Friday, April 26, 2013

1304.6841 (Simchon Faigler et al.)

BEER analysis of Kepler and CoRoT light curves: I. Discovery of a hot Jupiter with superrotation evidence in Kepler data    [PDF]

Simchon Faigler, Lev Tal-Or, Tsevi Mazeh, Dave W. Latham, Lars A. Buchhave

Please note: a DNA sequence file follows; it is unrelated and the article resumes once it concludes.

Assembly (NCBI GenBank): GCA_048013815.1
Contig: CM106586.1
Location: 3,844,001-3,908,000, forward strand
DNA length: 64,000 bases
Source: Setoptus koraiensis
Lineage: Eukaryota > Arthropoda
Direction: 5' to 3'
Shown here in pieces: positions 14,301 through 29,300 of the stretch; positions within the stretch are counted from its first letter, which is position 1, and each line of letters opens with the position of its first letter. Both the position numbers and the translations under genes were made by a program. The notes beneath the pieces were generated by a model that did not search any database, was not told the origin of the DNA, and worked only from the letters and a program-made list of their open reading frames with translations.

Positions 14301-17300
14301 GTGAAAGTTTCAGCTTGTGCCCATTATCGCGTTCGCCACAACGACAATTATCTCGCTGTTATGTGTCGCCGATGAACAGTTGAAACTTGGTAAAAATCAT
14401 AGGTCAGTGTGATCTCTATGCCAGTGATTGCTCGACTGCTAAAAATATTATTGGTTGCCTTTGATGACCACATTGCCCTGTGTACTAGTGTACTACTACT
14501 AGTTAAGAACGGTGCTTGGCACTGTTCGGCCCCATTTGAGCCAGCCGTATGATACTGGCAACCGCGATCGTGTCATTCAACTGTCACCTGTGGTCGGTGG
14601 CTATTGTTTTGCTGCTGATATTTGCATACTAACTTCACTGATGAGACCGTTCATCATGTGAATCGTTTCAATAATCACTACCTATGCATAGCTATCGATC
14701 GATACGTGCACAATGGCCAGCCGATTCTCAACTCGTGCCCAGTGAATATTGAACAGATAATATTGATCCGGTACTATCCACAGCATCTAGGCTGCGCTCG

We present the first case in which the BEER algorithm identified a hot Jupiter in the Kepler light curve, and its reality was confirmed by orbital solutions based on follow-up spectroscopy. The companion KIC 4570949b was identified by the BEER algorithm, which detected the BEaming (sometimes called Doppler boosting) effect together with the Ellipsoidal and Reflection/emission modulations (BEER), at an orbital period of 1.54 days, suggesting a planetary companion orbiting the 13.3 mag F star. Further investigation revealed that this star appeared in the Kepler eclipsing binary catalog with estimated primary and secondary eclipse depths of 5e-3 and 1e-4 respectively. Spectroscopic radial-velocity follow-up observations with TRES and SOPHIE confirmed KIC 4570949b as a transiting 2.0+/-0.26 Mjup hot Jupiter. The mass of a transiting planet can be estimated from either the beaming or the ellipsoidal amplitude. The ellipsoidal-based mass estimate of KIC 4570949b is consistent with the spectroscopically measured mass while the beaming-based estimate is significantly inflated. We explain this apparent discrepancy as evidence for the superrotation phenomenon, which involves eastward displacement of the hottest atmospheric spot of a tidally-locked planet by an equatorial super-rotating jet stream. This phenomenon was previously observed only for HD 189733b in the infrared. We show that a phase shift of 10.2+/-2.0 degrees of the planet reflection/emission modulation, due to superrotation, explains the apparently inflated beaming modulation, resolving the ellipsoidal/beaming amplitude discrepancy. KIC 4570949b is one of very few confirmed planets in the Kepler light curves that show BEER modulations and the first to show superrotation evidence in the Kepler band. Its discovery illustrates for the first time the ability of the BEER algorithm to detect short-period planets and brown dwarfs.
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